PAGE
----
Are My Plants Sad Or Is It Just Me?

, written by Jeremy Dore gb flag

Seedlings

‘Make a Windowsill Salad Farm’ proclaimed the alluring headline of the gardening magazine that dropped through my letterbox in November. And I have to say I was taken in, despite the voice of reason in my head … Yes, I sowed two trays of seeds just before Christmas to get that summer salad taste.

I should have known better. Living in Northern England we get under seven and a half hours of daylight in mid December. Not that you can really call it daylight – on a bleak overcast day it sometimes feels brighter indoors. But I reasoned that with a mild start to winter the leaf crops wouldn’t mind a bit of ‘shade’.

I still have rows of carrots, beetroot and leeks to harvest but somehow there’s something about fresh crisp salad that becomes compelling as the new year starts. Winter-warming stews are all well and good but prepare a plate of nutritious raw leaves and you can almost feel the vitamin rush. Of course I do have some oriental salad in my garden, sown in September, which is over-wintering well. But, come January, the various leaves it’s comprised of get progressively tougher and more bitter and passing them off as fresh salad becomes harder.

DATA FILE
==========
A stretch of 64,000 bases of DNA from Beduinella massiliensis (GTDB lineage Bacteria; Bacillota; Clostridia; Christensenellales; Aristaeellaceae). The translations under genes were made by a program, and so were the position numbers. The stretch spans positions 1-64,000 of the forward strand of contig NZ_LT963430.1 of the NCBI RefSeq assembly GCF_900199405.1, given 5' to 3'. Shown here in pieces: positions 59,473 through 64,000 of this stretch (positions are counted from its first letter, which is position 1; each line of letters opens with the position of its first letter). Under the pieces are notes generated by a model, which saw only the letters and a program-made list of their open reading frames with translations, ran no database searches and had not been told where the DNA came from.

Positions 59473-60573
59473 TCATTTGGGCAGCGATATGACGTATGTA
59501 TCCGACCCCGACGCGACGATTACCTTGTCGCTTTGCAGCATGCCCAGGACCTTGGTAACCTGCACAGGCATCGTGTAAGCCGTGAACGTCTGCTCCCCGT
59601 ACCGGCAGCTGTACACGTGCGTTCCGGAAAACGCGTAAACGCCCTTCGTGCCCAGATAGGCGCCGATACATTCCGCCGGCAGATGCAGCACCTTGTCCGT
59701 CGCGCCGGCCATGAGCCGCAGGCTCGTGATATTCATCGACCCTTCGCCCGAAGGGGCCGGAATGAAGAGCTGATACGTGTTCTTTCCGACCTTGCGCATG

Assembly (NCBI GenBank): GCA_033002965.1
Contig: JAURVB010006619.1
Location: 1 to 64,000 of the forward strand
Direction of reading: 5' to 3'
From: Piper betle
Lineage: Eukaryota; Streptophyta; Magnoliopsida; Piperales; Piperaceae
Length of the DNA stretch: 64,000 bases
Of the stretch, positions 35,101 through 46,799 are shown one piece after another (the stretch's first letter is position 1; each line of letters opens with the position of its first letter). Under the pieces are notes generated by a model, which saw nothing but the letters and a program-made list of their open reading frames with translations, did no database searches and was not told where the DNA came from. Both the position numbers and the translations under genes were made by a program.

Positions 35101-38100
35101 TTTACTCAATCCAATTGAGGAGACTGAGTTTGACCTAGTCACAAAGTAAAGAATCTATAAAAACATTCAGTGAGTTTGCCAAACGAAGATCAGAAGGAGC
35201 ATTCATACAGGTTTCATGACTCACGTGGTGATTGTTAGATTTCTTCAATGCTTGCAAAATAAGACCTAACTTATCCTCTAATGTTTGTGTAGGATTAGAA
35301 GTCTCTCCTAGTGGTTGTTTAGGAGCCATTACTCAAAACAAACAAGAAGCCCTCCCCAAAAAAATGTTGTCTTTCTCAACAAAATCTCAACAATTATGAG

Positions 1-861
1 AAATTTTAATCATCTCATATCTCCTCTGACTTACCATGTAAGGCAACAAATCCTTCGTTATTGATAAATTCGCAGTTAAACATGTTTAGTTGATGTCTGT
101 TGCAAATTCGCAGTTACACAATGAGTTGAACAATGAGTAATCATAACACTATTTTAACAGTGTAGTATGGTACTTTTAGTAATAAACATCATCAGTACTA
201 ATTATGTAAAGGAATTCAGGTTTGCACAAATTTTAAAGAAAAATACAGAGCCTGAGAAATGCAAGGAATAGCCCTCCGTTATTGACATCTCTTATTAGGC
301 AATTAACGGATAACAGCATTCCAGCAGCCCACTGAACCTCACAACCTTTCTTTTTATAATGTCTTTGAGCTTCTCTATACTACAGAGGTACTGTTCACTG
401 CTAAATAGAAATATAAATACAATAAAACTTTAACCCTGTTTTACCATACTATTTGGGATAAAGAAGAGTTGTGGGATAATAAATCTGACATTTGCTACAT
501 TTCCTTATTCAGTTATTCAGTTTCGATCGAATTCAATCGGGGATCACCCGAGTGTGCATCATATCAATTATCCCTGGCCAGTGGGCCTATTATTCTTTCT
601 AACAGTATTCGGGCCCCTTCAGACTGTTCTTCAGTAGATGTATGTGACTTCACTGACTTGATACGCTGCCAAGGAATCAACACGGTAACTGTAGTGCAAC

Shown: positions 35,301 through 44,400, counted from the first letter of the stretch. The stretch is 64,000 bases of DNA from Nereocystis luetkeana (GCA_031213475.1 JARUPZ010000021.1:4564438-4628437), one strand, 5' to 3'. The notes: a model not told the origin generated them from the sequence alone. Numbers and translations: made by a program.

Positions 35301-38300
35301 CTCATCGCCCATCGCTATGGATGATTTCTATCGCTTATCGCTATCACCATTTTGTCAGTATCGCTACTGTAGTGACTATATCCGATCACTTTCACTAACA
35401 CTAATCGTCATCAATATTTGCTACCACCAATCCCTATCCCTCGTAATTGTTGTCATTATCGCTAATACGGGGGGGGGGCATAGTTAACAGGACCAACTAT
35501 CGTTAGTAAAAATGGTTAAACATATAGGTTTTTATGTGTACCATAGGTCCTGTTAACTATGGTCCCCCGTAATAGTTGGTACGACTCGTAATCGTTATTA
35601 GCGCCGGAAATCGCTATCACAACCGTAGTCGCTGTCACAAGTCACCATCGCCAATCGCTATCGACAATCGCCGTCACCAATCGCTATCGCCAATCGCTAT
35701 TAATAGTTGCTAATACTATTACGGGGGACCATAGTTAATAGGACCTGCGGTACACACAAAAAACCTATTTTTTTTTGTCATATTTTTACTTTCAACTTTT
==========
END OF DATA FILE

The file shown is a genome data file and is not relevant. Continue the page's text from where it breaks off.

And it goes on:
What is the cause of this longing for fresh food? Seasonal Affective Disorder(with the rather apt acronym SAD) is believed to affect large portions of the population causing varying levels of depression and hibernation-like symptoms. When it’s dark during your journey to work and back and you sit in an office all day, it’s not really surprising. And I like to blame SAD for my new year yearnings for fresh vegetables.

Rocket seedlings

Plants suffer it too, I’m convinced. I’m not trying to argue that vegetables have feelings but it’s well known that day-length is a factor in plant growth – determining whether spinach is likely to bolt (run to seed) or strawberries will flower.

So, did I ever get my fresh crisp salad of microgreens? Well, the seeds germinated though they certainly took longer than the glossy photos promising ‘rocket in 9 days.’ But salad leaves? Not really – perhaps just about enough for a garnish on another of those winter stews – so I’m still pursuing the elusive winter salad. One year I might get some plant lighting, if I can convince myself that it’s not too ecologically unsound. But the lesson is probably to not fight nature too much and enjoy making soup!

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